Human Cloning Brings a New Racism, Vatican Warns

At U.N. Meeting, Holy See Calls for Worldwide Ban

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NEW YORK, SEPT. 24, 2002 ( The Vatican strongly condemned what it calls «a new kind of racism» made possible by so-called therapeutic cloning of humans.

«Here there is a risk of a new form of racism, for the development of these techniques could lead to the creation of a ‘subcategory of human beings,’ destined basically for the convenience of certain others,» John Paul II’s representative at the United Nations said Monday.

Archbishop Renato Martino, the Vatican’s permanent observer to the United Nations, called for the global prohibition of all forms of human cloning. He made his plea during an address to the Ad Hoc Committee at an international Convention Against the Reproductive Cloning of Human Beings, meeting this week in New York.

«Based on the biological and anthropological status of the human embryo and on the fundamental moral and civil rule, it is illicit to kill an innocent even to bring about a good for society,» he warned.

The apostolic nuncio observed that «the Holy See looks upon the distinction between reproductive and so-called therapeutic, or experimental, cloning to be unacceptable.»

«This distinction masks the reality of the creation of a human being for the purpose of destroying him or her to produce embryonic stem cell lines or to conduct other experimentation,» the archbishop continued.

Therapeutic cloning «would be a new and terrible form of slavery,» he warned. «Regrettably, it cannot be denied that the temptation of eugenics is still latent, especially if powerful commercial interests exploit it. Governments and the scientific community must be very vigilant in this domain.»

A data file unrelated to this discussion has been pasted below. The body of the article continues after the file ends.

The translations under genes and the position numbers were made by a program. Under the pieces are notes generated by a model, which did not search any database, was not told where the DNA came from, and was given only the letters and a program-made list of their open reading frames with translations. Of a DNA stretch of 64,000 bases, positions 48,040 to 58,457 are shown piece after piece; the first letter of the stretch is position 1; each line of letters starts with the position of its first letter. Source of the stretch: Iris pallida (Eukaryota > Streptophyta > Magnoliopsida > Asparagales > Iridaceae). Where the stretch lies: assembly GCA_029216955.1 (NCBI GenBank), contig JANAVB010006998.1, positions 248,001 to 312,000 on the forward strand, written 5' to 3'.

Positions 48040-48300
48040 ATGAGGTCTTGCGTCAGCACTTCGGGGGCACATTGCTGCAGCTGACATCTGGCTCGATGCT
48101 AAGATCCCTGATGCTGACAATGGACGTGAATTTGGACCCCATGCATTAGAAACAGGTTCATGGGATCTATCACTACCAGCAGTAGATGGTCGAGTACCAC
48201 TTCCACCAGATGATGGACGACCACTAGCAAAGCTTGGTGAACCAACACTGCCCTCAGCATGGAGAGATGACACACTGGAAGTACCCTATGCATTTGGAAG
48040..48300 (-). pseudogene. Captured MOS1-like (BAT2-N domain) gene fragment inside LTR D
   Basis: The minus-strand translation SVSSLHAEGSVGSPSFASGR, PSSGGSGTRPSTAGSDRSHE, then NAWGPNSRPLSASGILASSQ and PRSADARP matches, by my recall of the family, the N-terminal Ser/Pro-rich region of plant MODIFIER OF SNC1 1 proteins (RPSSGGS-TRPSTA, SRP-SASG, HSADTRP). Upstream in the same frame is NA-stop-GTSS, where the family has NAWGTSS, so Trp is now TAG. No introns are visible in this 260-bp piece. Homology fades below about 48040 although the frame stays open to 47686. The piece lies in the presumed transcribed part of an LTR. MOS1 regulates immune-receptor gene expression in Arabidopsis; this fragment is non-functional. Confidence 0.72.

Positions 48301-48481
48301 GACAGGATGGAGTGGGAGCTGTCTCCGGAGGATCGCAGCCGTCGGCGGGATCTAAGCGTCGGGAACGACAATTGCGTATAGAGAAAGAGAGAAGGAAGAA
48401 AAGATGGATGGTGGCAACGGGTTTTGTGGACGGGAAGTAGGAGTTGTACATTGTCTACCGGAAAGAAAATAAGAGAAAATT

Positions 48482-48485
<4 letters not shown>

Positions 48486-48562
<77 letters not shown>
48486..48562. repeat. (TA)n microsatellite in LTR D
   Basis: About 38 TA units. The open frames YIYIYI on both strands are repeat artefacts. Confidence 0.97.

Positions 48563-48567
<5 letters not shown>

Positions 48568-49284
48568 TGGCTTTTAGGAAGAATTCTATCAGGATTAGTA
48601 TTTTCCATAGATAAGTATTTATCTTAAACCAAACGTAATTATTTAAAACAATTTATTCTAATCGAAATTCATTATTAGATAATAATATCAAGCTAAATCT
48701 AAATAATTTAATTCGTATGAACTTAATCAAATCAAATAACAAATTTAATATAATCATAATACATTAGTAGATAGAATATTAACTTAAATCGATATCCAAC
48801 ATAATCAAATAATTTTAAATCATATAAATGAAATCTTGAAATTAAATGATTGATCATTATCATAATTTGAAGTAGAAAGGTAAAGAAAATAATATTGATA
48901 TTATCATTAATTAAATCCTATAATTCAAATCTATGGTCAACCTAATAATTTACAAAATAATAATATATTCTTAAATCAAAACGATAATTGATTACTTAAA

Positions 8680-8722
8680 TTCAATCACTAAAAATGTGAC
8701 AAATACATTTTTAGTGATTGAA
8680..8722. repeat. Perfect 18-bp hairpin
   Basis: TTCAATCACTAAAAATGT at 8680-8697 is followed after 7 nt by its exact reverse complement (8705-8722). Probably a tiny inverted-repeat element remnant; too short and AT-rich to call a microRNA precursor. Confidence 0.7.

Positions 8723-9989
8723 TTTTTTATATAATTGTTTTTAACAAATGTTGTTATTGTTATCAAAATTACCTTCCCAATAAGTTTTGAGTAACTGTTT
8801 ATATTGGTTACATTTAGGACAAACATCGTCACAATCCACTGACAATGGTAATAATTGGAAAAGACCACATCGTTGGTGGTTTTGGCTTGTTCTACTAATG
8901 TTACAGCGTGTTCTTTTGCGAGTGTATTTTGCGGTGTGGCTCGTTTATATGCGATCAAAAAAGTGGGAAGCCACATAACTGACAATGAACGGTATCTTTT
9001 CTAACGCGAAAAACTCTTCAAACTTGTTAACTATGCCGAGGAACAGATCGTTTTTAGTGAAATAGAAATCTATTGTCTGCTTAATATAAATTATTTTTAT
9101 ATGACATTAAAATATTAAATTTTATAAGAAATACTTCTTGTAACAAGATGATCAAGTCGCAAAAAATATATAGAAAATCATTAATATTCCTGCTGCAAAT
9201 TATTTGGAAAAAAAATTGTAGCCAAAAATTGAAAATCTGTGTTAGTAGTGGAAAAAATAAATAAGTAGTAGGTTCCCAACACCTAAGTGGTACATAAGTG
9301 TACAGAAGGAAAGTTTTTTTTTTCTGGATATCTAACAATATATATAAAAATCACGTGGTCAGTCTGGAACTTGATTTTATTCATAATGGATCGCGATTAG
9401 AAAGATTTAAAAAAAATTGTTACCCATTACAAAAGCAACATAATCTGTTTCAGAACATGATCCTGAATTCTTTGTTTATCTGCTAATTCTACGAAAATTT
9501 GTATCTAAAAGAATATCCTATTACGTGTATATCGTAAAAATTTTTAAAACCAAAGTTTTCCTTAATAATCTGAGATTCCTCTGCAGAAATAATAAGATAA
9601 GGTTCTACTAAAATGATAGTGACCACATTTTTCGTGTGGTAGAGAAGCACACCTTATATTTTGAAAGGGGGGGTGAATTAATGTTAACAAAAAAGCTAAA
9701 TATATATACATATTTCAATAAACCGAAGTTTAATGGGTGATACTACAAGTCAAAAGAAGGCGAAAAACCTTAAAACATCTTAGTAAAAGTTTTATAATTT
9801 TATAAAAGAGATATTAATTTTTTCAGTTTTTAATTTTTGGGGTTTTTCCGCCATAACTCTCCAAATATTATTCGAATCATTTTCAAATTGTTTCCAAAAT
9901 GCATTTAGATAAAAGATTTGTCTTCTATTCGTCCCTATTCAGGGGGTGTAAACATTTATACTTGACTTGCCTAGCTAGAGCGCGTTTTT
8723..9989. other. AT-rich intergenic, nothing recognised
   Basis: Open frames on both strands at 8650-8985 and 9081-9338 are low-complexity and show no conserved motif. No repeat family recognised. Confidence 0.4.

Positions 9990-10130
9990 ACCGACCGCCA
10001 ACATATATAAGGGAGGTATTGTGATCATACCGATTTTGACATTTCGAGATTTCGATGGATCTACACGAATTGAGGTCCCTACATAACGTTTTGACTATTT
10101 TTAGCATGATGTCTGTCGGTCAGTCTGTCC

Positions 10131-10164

Therefore, «attempts at human cloning with a view to obtaining organs for transplants are not morally acceptable, even when their proposed goal is good in itself,» because these techniques «involve the manipulation and destruction of human embryos,» Archbishop Martino said.

«Human embryonic cloning must be prohibited in all cases regardless of the aims that are pursued,» the archbishop stressed.

The Holy See is not opposed to scientific progress, Archbishop Martino noted.

«Science itself points to other forms of therapeutic intervention which would not involve cloning or the use of embryonic cells, but rather would make use of stem cells taken from adults,» he said. «This is the direction that research must follow if it wishes to respect the dignity of each and every human being, even at the embryonic stage.»

The German and French governments officially asked the United Nations to adopt a document that will prohibit reproductive cloning worldwide. But the treaty that the U.N. ad hoc committee is writing, fails to take «therapeutic» cloning into consideration.

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